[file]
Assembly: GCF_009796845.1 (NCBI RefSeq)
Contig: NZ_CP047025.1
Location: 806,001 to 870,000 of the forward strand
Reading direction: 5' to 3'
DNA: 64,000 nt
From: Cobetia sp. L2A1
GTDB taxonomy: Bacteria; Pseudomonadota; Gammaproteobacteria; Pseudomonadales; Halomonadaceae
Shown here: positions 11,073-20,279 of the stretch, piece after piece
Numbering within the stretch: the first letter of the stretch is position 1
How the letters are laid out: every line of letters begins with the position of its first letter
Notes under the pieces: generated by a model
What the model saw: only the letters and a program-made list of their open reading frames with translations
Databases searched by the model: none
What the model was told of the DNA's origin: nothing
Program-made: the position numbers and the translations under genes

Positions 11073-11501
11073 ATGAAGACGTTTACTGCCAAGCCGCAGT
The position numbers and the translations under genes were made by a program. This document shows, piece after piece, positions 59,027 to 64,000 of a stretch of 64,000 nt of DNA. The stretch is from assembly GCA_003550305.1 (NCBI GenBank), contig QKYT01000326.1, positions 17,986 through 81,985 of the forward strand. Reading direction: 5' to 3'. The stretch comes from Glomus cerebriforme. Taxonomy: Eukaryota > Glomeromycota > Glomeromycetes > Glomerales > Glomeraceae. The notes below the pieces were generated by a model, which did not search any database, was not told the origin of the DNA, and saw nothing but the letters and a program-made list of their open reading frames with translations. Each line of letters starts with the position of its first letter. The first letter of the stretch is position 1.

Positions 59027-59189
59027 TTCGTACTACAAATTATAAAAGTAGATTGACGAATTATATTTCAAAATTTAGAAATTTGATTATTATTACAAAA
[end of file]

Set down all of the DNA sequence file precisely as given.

Assembly: GCF_009796845.1 (NCBI RefSeq)
Contig: NZ_CP047025.1
Location: 806,001 to 870,000 of the forward strand
Reading direction: 5' to 3'
DNA: 64,000 nt
From: Cobetia sp. L2A1
GTDB taxonomy: Bacteria; Pseudomonadota; Gammaproteobacteria; Pseudomonadales; Halomonadaceae
Shown here: positions 11,073-20,279 of the stretch, piece after piece
Numbering within the stretch: the first letter of the stretch is position 1
How the letters are laid out: every line of letters begins with the position of its first letter
Notes under the pieces: generated by a model
What the model saw: only the letters and a program-made list of their open reading frames with translations
Databases searched by the model: none
What the model was told of the DNA's origin: nothing
Program-made: the position numbers and the translations under genes

Positions 11073-11501
11073 ATGAAGACGTTTACTGCCAAGCCGCAGT
The position numbers and the translations under genes were made by a program. This document shows, piece after piece, positions 59,027 to 64,000 of a stretch of 64,000 nt of DNA. The stretch is from assembly GCA_003550305.1 (NCBI GenBank), contig QKYT01000326.1, positions 17,986 through 81,985 of the forward strand. Reading direction: 5' to 3'. The stretch comes from Glomus cerebriforme. Taxonomy: Eukaryota > Glomeromycota > Glomeromycetes > Glomerales > Glomeraceae. The notes below the pieces were generated by a model, which did not search any database, was not told the origin of the DNA, and saw nothing but the letters and a program-made list of their open reading frames with translations. Each line of letters starts with the position of its first letter. The first letter of the stretch is position 1.

Positions 59027-59189
59027 TTCGTACTACAAATTATAAAAGTAGATTGACGAATTATATTTCAAAATTTAGAAATTTGATTATTATTACAAAA